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How To Make Your Own Plant-Based Ricotta

Eliza Sullivan
June 9, 2020
Eliza Sullivan
mbg Nutrition & Health Writer
By Eliza Sullivan
mbg Nutrition & Health Writer
Eliza Sullivan is a food writer and SEO editor at mindbodygreen. She writes about food, recipes, and nutrition—among other things. She studied journalism at Boston University.
Homemade Plant Based Ricotta on Toast
Image by Nikki Lefler / Contributor
June 9, 2020

It's less complicated than you'd think to make plant-based cheese at home—it turns out the one thing you really need is patience.

This almond ricotta is a perfect place to start with making your own plant-based alternatives since it requires only a few ingredients and can be used in sweet or savory dishes for any meal. The recipe comes from the new cookbook Plant-Powered Athlete, which shares ways to power your body with plants regardless of your activity level.

While they may sound synonymous, plant-based diets are actually different from vegan diets in a few ways. The primary difference is that while the vegan diet means not consuming any animal products and often eliminating animal-based products in life overall, a plant-based diet doesn't have to mean eliminating animal products entirely. Instead, it may mean considering them supporting foods or other levels of limitation in your diet. It also places the emphasis on whole foods, where the vegan diet may still include processed foods—so long as they're made without animal products.

"This almond ricotta provides loads of nutrition and makes a unique and versatile addition to your plant-powered meals," write authors Zuzana Fajkusova and Nikki Lefler in their introduction to this recipe, "This ricotta is creamy and slightly sweet in flavor, just like traditional ricotta!" Try serving it on toast with fresh veggies, or add a spoonful to your favorite healthy pasta for a creamy touch.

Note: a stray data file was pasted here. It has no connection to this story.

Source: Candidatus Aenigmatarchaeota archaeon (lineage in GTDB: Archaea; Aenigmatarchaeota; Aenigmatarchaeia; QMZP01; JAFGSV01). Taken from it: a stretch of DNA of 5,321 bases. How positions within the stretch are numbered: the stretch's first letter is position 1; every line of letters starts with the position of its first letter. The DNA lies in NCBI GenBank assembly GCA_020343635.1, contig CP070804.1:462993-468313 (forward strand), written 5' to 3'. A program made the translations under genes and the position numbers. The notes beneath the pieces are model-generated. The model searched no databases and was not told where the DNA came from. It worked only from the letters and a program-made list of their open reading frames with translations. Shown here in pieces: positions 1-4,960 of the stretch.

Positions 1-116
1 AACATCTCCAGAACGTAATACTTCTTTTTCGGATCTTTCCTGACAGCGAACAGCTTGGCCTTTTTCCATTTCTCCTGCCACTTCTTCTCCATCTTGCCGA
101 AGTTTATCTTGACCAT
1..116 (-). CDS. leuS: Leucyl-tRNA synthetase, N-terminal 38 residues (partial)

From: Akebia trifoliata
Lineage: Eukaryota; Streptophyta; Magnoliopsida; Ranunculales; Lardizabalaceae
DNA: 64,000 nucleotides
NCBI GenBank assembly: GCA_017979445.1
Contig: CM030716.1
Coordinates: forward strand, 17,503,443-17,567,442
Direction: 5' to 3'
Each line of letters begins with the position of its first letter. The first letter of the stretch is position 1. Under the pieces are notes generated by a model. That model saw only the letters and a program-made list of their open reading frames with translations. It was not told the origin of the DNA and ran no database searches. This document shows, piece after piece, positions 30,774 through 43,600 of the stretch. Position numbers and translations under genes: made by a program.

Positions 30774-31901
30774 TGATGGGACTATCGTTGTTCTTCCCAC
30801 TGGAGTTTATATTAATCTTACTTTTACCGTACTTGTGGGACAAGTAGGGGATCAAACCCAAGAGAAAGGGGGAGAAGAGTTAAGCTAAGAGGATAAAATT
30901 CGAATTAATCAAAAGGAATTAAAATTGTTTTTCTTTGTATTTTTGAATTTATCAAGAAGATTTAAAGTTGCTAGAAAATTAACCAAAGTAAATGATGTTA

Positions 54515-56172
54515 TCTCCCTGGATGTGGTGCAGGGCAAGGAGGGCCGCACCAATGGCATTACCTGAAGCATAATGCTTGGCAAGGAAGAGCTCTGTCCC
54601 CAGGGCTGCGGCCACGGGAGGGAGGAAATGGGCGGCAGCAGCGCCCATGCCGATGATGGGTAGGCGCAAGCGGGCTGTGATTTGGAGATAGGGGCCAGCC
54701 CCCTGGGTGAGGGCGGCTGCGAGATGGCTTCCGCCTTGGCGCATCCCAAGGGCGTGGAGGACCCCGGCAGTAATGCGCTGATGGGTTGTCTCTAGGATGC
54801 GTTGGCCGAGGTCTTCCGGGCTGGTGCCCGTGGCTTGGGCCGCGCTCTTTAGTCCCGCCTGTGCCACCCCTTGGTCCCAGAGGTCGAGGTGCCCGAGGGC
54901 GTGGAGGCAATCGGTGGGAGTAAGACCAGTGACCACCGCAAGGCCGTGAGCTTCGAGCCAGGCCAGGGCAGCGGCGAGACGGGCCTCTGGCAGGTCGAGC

Almond Ricotta

Makes 2 cups


  • 2 cups almonds, soaked in water for 2+ hours
  • 1½ cups purified water
  • 1 tsp. Celtic sea salt
  • 1 to 2 probiotic capsules


  1. Drain and peel the soaked almonds (see notes).
  2. In a high-speed blender, combine the purified water and salt, then add the almonds. Blend until smooth and creamy.
  3. Pour the mixture through a cheesecloth or nut milk bag and allow to drain for 4 hours or overnight.
  4. Transfer the drained mixture to a clean glass bowl or container. Break open the probiotic capsule(s), and, using a wooden or plastic spoon, gently stir it in.
  5. Cover with a clean towel and leave to ferment for 8 to 12 hours at room temperature. Use this timing as a basic range. The culturing process can go slower or quicker than expected, depending on the environment. Taste the cheese throughout the fermenting process to find the optimal flavor that you prefer. Be sure to use a clean spoon each time, so you don't contaminate the cheese.
  6. Once fermentation is complete, you can add other ingredients, such as lemon juice, garlic, freshly ground black pepper, herbs, sun-dried tomatoes, or even dried fruit.
  7. Store in the fridge in an airtight container for up to 2 weeks. The longer the cheese ages in the fridge, the tangier it will taste.


  • Removing the skin gives the almonds a smooth texture, which is helpful in making such dishes as this one. To begin, soak your almonds for 2 hours or overnight, drain and rinse well. Use your fingers to gently squeeze the almonds and loosen the skin from them. Once all almonds are peeled, rinse them again, and now they are blanched and ready to use in your recipe.
  • The number of capsules you use will depend on the strength of the probiotic. The probiotic that we currently use for fermentation is Natren Megadophilus Dairy-Free Capsules, available at most natural food stores. However, you can use any brand that you have on hand.
Reprinted with permission from Plant-Powered Athlete by Zuzana Fajkusova and Nikki Lefler, Page Street Publishing Co. 2020. Photo credit: Nikki Lefler.
Eliza Sullivan author page.
Eliza Sullivan
mbg Nutrition & Health Writer

Eliza Sullivan is an SEO Editor at mindbodygreen, where she writes about food, recipes, and nutrition—among other things. She received a B.S. in journalism and B.A. in english literature with honors from Boston University, and she has previously written for Boston Magazine,, and SUITCASE magazine.